Aug: Tender is the night – F Scott Fitzgerald
In “Tender is the Night”, Fitzgerald distilled much of his tempestuous life with his wife Zelda, and the knowledge of the wrecked, fabulous Fitzgeralds adds poignancy and regret to this tender, supple and poetic portrait.
To the just-fashionable French Riviera come Dick and Nicole Diver – handsome, rich, glamorous and enormous fun. Their dinners are legend, their atmosphere magnetic, their intelligence fine. But something is wrong. Nicole has a secret and Dick a weakness. Together they head towards the rocks on which their lives crash – and only one of them really survives.
Sep: Day – A L Kennedy
Alfie Day, RAF airman and former World War II POW, never expected to survive the war. Now, five years later and more alone than ever, Alfie finds himself drawn to unearth those strange, passionate days by working as an extra on a POW film. What he will discover on the set about himself, his loves and the world around him will make the war itself look simple.
Funny and moving, wise and sad, Day is a truly original look at the intensity and courage to be found in the closeness of death, from one of Britain’s most iconoclastic and highly acclaimed young writers.
Oct: Notes from an exhibition – Patrick Gale
When troubled artist Rachel Kelly dies painting obsessively in her attic studio in Penzance, her saintly husband and adult children are left to unravel a legacy of secrets and emotional damage.
Nov: A life too short – Ronald Reng
Why does an international footballer with the World at his feet decide to take his own life?
On November 10, 2009 the German national goalkeeper, Robert Enke, stepped in front of a passing train. He was thirty two years old.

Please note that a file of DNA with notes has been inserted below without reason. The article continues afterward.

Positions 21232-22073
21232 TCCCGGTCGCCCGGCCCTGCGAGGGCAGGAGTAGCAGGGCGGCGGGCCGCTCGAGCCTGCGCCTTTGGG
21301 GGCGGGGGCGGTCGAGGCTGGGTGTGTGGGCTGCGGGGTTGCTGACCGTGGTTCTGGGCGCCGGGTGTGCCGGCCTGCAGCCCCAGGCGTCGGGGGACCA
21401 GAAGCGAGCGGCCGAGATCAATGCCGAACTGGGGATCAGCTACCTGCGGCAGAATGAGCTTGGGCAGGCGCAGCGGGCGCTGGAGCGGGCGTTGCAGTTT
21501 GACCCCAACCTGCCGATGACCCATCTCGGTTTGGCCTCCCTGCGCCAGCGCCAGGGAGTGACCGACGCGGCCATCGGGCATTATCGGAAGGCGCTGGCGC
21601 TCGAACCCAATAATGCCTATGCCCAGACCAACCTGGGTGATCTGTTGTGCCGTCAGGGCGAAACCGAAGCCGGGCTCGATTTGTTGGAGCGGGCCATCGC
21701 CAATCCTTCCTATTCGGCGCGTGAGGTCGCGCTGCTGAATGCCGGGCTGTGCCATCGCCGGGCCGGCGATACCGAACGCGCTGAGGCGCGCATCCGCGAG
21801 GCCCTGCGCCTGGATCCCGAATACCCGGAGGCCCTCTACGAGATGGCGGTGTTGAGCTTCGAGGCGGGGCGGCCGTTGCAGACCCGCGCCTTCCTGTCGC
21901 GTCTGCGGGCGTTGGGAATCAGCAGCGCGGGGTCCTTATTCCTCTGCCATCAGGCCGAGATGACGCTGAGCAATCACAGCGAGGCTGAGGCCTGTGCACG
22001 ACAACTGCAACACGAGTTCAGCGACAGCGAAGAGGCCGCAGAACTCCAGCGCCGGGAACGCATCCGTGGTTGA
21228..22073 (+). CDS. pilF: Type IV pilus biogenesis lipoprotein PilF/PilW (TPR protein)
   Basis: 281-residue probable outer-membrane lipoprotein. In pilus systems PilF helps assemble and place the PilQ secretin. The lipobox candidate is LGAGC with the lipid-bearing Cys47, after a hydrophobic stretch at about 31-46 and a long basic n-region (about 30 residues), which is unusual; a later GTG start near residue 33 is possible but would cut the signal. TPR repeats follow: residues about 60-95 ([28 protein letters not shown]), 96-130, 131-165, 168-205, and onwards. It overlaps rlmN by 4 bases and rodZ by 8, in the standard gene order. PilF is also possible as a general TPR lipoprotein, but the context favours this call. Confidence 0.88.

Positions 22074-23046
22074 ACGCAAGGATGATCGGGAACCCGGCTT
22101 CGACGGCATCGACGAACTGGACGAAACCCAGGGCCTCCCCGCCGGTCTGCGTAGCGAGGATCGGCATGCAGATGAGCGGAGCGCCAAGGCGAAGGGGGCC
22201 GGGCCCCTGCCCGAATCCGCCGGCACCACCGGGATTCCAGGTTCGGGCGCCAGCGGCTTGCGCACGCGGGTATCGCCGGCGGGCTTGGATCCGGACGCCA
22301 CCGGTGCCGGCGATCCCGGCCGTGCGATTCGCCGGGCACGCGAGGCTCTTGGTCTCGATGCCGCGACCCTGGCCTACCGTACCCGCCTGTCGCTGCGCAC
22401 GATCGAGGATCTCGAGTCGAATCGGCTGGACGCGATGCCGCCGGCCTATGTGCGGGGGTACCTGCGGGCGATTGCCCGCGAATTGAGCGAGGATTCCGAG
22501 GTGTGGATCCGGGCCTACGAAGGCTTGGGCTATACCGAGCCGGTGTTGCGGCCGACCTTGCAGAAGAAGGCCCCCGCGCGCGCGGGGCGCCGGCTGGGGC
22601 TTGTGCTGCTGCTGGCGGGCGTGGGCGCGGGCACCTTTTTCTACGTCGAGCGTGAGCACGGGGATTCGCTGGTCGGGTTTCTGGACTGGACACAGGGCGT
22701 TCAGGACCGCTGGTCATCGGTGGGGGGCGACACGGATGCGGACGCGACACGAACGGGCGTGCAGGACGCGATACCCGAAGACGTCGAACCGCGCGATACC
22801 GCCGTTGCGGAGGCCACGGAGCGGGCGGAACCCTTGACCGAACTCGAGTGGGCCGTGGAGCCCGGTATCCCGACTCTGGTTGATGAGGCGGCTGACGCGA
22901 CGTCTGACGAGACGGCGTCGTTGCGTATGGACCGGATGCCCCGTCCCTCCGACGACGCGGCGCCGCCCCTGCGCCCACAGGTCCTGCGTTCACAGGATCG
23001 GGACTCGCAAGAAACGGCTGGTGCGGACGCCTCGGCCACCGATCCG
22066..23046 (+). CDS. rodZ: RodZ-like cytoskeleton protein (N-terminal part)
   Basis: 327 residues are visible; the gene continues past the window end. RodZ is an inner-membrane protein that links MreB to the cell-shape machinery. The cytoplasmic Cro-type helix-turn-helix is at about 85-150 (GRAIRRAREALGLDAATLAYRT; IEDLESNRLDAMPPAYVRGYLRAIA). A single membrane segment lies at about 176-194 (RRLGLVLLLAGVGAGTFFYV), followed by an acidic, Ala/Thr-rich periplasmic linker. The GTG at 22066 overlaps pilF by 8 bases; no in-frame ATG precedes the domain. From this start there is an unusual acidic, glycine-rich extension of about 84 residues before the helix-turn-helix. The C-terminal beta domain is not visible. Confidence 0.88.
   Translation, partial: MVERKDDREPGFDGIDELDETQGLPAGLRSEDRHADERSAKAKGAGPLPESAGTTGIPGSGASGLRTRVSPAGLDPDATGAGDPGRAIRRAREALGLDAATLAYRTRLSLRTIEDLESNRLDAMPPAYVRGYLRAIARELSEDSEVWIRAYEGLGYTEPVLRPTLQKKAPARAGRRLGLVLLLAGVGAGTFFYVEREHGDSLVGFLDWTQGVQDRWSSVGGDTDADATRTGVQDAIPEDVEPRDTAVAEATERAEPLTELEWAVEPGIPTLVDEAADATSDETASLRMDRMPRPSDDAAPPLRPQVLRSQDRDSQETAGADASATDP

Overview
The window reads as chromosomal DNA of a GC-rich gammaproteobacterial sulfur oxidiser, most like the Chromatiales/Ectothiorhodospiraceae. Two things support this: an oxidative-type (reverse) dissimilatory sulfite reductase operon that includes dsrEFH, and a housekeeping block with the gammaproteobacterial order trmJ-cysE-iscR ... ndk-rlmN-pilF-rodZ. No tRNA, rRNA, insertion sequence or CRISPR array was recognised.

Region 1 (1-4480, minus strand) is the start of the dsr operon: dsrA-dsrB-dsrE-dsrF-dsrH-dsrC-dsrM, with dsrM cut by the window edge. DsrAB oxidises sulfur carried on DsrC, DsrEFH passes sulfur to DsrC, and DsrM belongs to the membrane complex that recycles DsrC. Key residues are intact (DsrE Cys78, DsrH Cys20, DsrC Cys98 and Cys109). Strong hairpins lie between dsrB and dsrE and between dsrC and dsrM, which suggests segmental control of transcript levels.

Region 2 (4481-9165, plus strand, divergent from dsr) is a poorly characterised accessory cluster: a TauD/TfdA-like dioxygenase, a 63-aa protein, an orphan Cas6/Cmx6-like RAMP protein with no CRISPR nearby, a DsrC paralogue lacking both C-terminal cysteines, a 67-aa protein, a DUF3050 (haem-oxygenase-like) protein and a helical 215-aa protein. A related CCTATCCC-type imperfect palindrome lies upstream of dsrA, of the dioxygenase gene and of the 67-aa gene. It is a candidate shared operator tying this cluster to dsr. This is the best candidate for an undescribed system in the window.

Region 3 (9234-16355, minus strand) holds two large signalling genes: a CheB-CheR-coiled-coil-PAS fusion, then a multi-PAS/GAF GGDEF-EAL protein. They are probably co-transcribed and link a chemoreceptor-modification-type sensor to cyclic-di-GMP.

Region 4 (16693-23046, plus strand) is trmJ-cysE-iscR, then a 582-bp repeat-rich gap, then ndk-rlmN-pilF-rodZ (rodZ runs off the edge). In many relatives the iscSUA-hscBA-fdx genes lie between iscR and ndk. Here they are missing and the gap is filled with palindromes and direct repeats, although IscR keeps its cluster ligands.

Viewed from the outside, Enke had it all. Here was a professional goalkeeper who had played for a string of Europe’s top clubs including Jose Mourinho’s Benfica and Louis Van Gaal’s Barcelona. Enke was destined to be his country’s first choice for years to come. But beneath the bright veneer of success lay a darker story.
In A Life Too Short, award-winning writer Ronald Reng pieces together the puzzle of his lost friend’s life. Reng brings into sharp relief the specific demands and fears faced by those who play top-level sport. Heartfelt, but never sentimental he tells the universal tragedy of a talented man’s struggles against his own demons.
Dec: Jane Eyre – Charlotte Bronte
Jane Eyre ranks as one of the greatest and most perennially popular works of English fiction. Although the poor but plucky heroine is outwardly of plain appearance, she possesses an indomitable spirit, a sharp wit and great courage.
She is forced to battle against the exigencies of a cruel guardian, a harsh employer and a rigid social order. All of which circumscribe her life and position when she becomes governess to the daughter of the mysterious, sardonic and attractive Mr Rochester.
However, there is great kindness and warmth in this epic love story, which is set against the magnificent backdrop of the Yorkshire moors. Ultimately the grand passion of Jane and Rochester is called upon to survive cruel revelation, loss and reunion, only to be confronted with tragedy.